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I Don't Care That You Don't Mind


Download links and information about I Don't Care That You Don't Mind by Crash Test Dummies. This album was released in 2001 and it belongs to Rock, Alternative genres. It contains 14 tracks with total duration of 46:42 minutes.

Artist: Crash Test Dummies
Release date: 2001
Genre: Rock, Alternative
Tracks: 14
Duration: 46:42
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No. Title Length
1. I Don't Care That You Don't Mind 4:03
2. On and On 2:18
3. The Day We Never Met 4:22
4. Let It Feel Like Something Else 3:06
5. Little Secret 2:27
6. Sittin' on a Tree Stump 2:06
7. Buzzin' Flies 3:20
8. Yer Devil Ways 4:40
9. Hangin' Tree 2:51
10. Every Morning 2:51
11. Never Comin' Back 2:35
12. Put Me in a Corner of Your Mind 4:46
13. Shoot 'Em Up, Shoot 'Em Down 4:54
14. I Never Fall Asleep At Night 2:23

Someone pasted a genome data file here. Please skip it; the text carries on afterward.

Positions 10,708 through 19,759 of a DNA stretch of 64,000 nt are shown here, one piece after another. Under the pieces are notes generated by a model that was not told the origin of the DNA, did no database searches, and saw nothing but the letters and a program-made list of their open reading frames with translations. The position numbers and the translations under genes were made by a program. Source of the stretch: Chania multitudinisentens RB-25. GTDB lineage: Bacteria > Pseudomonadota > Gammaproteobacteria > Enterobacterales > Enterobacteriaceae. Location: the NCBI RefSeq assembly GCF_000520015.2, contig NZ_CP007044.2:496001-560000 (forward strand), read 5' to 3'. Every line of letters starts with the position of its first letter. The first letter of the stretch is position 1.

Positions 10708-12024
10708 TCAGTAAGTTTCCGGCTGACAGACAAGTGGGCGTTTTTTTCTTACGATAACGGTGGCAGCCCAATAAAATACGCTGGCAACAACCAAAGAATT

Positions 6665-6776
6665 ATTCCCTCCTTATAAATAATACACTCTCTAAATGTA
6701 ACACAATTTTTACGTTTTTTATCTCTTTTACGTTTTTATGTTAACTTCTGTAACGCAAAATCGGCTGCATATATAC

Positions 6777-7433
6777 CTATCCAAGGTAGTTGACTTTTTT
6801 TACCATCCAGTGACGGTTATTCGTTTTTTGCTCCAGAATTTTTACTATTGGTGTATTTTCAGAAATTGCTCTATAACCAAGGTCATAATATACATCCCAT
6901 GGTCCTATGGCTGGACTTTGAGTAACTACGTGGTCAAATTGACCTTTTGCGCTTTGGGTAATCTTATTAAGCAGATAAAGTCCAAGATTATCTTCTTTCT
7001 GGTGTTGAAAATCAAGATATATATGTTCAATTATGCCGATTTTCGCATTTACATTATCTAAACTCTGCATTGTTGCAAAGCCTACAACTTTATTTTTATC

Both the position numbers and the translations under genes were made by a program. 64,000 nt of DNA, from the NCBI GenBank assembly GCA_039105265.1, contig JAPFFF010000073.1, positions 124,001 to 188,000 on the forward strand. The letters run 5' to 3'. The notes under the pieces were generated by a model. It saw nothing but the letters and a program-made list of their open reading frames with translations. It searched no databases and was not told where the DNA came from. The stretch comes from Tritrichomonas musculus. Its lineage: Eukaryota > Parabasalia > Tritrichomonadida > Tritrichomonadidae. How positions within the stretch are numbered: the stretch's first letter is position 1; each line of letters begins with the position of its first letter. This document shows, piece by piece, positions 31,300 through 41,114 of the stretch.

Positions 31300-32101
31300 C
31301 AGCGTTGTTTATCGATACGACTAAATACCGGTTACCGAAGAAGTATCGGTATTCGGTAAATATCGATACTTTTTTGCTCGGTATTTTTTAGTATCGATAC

Having survived their brush with fame in the early '90s, the Crash Test Dummies took a step away from the mainstream and found a comfortable and more enduring niche on the outskirts of pop. Their fifth album shows that they have no intention of going away and no particular intention of being famous again. While they have been criticized for trying too hard and forcing themselves to be something they're not, I Don't Care That You Don't Mind provides evidence that what was perceived as strained forethought may have simply been the band trying things out. Continuing in their tradition of playing with different sounds, this album has a decidedly Southern feel. It's an experiment perhaps, but a successful one. The tracks range from cool, masculine ballads laced with steel guitar and reminiscent of Chris Isaak, to satirical drinkin' and shootin' songs. As if not to discriminate, they even throw in a little zydeco. Despite this strange collection of ideas, the album never loses sight of the sum of its parts. Nothing seems out of place. The Crash Test Dummies feel more in control here. Head Dummy Brad Roberts has finally mastered his unnaturally deep voice. He resists the urge to bellow and finds a new tenderness, making his baritone much more a tool than a distraction. His lyrics remain the same — witty and biting, then suddenly warm. The recording feels even more like his project than previous albums. Female vocalist Ellen Reid plays a noticeably smaller role, only appearing enough to make her presence missed. While the album bears no hits, the haunting "The Day We Never Met" and the more upbeat "Every Morning" stand out as the album's most accessible tracks. For the most part, the songs all weave together to be part of the whole. The result is a pleasant, well-thought-out effort that makes no pretense to be anything else.